• Despite being able to download your presentation, you need an Internet connection to best show your presentation—especially if you have embedded videos
  • Motion-sickness can be a problem for some audience members

Ideally, I’d like to combine Prezi and PowerPoint features to create the perfect tool for me—and maybe one day some smart software developer will do just that. In the mean time, I must admit that I will be sticking with PowerPoint for any in-person presentation I have to give (not that I have anything on the horizon!). But I think I’ll give Prezi a try for online purposes in an effort to learn the tools a bit better—and in case they ever make some of their online features available offline!

Oh! Here’s the presentation I created today. It’s not much, but it’s a good place to start! (And here’s a link to my Prezi profile!)

(But seriously—if you have any thoughts on the matter I’d love to hear them.)

Reading habits

reading-habitsI’m struggling a bit with my reading habits just now and have decided to spend the rest of January getting a handle on them.

As you may know, the first year of a PhD is filled with reading. Lots and lots of reading. You’re reading through a massive collection of materials on your topic and writing notes about what you’re reading—all as part of your literature review.

The reading and taking notes part is actually pretty easy to figure out, but I’m struggling with how to find the best place for reading and taking notes.

What I know is this:

  • I can’t spend 8 hours in my office reading and taking notes because it’s too “stuffy” for me to read there and I’m constantly on edge waiting for someone to walk through the door.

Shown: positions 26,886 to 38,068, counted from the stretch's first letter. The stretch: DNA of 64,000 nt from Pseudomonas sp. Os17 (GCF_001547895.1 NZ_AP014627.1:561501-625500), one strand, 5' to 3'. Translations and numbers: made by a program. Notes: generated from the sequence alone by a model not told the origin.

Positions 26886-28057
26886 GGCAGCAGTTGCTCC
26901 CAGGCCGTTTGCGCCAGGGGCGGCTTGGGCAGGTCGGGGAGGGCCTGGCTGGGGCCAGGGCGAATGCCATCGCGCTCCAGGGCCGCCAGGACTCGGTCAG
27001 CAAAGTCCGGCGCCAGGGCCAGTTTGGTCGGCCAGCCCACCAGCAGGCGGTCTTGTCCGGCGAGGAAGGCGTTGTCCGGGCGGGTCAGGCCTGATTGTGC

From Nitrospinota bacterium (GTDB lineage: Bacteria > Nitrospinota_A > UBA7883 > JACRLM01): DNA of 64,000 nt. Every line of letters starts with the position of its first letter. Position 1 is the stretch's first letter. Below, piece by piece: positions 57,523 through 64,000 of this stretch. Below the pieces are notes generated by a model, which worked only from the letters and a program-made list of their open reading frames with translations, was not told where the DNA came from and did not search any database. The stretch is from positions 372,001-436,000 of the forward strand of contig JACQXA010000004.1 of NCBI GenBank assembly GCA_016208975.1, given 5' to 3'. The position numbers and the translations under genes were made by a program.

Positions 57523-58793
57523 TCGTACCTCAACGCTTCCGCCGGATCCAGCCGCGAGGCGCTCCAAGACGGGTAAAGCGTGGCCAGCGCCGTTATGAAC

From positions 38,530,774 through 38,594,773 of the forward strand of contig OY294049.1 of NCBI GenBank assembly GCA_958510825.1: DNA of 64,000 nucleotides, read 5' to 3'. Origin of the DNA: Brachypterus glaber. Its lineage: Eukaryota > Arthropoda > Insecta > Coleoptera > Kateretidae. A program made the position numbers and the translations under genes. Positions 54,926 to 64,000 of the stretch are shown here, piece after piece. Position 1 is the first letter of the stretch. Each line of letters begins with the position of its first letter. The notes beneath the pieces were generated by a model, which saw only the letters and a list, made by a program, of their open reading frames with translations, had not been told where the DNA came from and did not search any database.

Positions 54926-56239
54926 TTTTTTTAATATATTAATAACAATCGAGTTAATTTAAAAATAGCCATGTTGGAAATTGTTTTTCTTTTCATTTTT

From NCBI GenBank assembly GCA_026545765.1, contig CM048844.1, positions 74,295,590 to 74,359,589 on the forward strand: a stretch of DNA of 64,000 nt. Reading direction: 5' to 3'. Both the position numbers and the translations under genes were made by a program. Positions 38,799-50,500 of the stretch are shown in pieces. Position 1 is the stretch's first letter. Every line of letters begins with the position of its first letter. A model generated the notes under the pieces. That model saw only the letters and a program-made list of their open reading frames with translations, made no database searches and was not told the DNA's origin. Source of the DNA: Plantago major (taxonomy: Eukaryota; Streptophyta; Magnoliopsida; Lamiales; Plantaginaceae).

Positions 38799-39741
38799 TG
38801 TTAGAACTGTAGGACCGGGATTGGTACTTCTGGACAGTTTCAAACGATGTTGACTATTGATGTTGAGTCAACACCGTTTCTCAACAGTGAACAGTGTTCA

• I can’t spend 8 hours in a comfy coffee shop reading and taking notes because I’m a starving student and can’t afford to buy all those cups of coffee. (Actually, I’m more of a mint tea drinker.)
  • I can’t spend 8 hours at the library reading and taking notes because it’s much too quiet and I fear sneezing or coughing which means I’m very self-conscious.
  • And I can’t spend 8 hours at home reading and taking notes because that would provide too many distractions (Oh look! There’s a shelf that needs dusting …) and it would also mean I’d be home all day, every day.

I also know that I feel oddly guilty if I’m not in my office 8 hours a day. I feel like I’m “skipping school” or something. (Is this common for PhD students or am I alone in this weirdness?)

So, what do I do?

The simple answer is this: I need to find a way to combine my reading-and-note-taking locations throughout the day so that I’m putting in a “full shift” but so that I’m not losing out on productivity by constantly being on edge for some disturbance to happen.

The complicated solution to that answer, however, is what I’m struggling with.

But, as I am meant to be a researcher, I’m going to research! And I’m going to research by testing potential solutions and analysing the results.

With three full weeks (plus a full day) left in the month, I am going to start trying out different combinations of study locations to see what works best for me. There will be combinations of reading at home, in coffee shops, at my office, and in libraries at various times throughout the day. The number of locations I visit in a day will be switched up, too.

And, hopefully, by the end of the month I will have found a good pattern that works well for me. (I need a pattern; I work better with patterns!)

Of course, there’s always the risk that in my excited attempt to find a productive combination, I will work harder to be productive. In which case, even if I don’t find an ideal solution to my problem, I’ve hopefully been more productive than if I just stuck with the status quo.

I would love to hear from others on how they’ve managed to combine working locations to increase productivity. So, thoughts and suggestions for this eager reader?

Lost in databases

2013.12.16.original-database-by-shindoverseI began my PhD nearly a month ago and have been spending much of that time searching for books and articles relevant to my topic. I’ve done basic library searches and I’ve done some minor database searches—most of which have brought me at least some results for useful reading materials.